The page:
I read five books so one more than in April and again I would have liked to read more but it took me the second half of the month to read The Name of the Wind (Again, because I went travelling. Also, it’s HUGE). I have now read 28 of 50 books in my Goodreads Reading Challenge aka over half of them! I’m really happy about that.

All of the books I read this month were great and I don’t want to put them into categories but I still do.

The Best

The Name of the Wind (The Kingkiller Chronicle, #1)The Name of the Wind by Patrick Rothfuss
My rating: 5 of 5 stars

Wow, this book is long. But I’ve made it! And it’s so good! There are so many cool things about it! I want book 2 immediately! And book 3 but we don’t even have a date for it even though book 2 came out in 2011 WHAT IS THIS? IS THIS GAME OF THRONES OR WHAT ARGH!

The Name of the Wind is narrated in quite a unique way. The plot is basically split into two parts. We have the mysterious innkeeper Kote who after a fun encounter with a creepy spider tells a guy who collects stories and Kote’s friend/student the story of Kvothe aka himself but younger and sometimes the story jumps back to the inn but mostly the book is about Kvothe’s life, his childhood and especially his teenage years.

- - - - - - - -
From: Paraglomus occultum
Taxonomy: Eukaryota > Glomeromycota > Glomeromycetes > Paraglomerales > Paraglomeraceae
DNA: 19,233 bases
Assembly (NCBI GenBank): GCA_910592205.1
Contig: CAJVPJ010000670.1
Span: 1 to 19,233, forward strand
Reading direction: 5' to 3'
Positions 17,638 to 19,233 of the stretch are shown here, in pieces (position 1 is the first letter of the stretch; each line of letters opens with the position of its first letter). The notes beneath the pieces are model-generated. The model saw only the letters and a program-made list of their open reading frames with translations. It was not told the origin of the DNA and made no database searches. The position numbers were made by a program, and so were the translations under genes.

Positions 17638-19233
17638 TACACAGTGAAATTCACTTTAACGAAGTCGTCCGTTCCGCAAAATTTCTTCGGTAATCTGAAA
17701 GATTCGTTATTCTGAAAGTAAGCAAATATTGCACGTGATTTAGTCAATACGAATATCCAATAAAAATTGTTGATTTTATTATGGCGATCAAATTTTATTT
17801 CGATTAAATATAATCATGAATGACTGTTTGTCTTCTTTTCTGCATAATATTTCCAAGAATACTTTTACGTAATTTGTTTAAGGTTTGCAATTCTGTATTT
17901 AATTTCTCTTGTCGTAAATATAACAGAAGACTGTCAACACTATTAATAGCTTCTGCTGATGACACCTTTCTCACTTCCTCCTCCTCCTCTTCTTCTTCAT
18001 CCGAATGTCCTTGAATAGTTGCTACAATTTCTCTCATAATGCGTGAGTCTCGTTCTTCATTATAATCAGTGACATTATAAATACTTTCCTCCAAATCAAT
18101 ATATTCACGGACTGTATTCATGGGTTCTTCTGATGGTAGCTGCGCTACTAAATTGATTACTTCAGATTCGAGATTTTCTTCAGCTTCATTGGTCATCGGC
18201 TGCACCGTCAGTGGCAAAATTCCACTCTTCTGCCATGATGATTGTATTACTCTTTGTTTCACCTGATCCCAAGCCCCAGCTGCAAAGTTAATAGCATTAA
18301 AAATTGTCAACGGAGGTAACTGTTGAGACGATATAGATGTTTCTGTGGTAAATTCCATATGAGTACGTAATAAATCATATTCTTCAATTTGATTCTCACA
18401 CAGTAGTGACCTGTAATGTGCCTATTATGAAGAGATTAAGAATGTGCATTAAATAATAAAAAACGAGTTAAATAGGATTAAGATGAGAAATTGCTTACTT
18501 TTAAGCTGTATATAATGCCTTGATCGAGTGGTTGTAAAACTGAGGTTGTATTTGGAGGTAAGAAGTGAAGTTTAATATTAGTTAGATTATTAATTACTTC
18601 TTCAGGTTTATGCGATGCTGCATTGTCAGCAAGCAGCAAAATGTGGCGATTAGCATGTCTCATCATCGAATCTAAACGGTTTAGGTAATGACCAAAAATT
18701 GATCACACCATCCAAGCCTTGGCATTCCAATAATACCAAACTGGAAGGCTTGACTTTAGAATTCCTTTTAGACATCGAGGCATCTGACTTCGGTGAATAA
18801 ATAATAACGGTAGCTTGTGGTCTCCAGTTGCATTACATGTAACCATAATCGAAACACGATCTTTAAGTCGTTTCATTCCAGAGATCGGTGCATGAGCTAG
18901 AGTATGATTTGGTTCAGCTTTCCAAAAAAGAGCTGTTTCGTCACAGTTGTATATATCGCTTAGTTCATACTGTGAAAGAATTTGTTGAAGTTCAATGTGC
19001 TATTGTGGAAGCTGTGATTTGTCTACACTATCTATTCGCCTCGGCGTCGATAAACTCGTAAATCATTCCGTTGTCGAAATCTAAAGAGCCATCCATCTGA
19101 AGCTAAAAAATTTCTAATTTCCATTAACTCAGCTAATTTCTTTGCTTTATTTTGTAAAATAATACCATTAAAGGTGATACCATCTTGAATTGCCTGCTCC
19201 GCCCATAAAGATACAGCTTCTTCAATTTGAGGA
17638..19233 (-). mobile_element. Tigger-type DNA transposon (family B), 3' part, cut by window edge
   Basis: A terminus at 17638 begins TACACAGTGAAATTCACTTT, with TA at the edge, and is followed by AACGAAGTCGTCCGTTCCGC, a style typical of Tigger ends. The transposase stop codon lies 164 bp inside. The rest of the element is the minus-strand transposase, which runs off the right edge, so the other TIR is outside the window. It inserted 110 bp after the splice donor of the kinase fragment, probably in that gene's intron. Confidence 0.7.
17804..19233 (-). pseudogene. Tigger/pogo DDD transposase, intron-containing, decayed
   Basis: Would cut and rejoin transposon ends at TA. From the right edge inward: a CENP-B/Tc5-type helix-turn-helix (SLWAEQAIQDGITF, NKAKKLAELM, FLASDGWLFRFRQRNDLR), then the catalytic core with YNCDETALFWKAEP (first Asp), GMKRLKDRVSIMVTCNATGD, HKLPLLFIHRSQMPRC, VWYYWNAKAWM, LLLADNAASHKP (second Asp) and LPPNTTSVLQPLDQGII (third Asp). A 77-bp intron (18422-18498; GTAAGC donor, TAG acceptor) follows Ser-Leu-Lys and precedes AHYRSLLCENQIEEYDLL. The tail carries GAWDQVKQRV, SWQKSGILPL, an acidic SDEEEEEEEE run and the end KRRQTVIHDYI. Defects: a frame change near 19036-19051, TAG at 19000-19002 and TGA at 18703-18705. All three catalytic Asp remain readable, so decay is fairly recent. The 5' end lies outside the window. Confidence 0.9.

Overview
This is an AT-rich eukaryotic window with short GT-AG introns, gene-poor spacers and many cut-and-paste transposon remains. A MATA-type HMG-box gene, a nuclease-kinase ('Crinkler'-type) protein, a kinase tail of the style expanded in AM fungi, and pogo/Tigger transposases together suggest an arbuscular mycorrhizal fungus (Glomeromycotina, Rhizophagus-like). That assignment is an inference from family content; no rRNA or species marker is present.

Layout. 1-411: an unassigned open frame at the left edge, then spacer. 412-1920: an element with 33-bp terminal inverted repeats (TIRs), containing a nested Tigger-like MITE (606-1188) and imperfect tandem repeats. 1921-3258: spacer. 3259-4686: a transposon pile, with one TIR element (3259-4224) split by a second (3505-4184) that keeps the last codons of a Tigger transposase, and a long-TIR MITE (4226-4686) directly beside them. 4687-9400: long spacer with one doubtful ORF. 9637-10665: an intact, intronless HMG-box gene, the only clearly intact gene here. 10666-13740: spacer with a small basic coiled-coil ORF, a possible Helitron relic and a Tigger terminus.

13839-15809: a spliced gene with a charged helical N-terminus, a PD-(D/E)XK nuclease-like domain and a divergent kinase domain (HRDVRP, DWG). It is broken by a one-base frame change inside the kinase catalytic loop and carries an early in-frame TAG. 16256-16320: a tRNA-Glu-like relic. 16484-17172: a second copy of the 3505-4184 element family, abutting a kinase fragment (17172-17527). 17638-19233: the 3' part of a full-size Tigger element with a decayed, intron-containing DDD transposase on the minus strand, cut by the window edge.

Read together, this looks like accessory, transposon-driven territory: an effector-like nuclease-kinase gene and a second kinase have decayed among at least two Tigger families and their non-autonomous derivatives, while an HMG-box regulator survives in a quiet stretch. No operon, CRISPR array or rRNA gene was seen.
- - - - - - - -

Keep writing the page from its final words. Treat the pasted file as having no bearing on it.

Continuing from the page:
Kvothe is quite brilliant which is both fun and a liiiittle bit annoying because he’s just *so* good at learning all the things. On the other hand, he does act incredibly stupid sometimes, especially when he’s a moody little teenager. He also always gets himself into trouble and sometimes I really feel like slapping him because OH MY GOSH BOY WHY???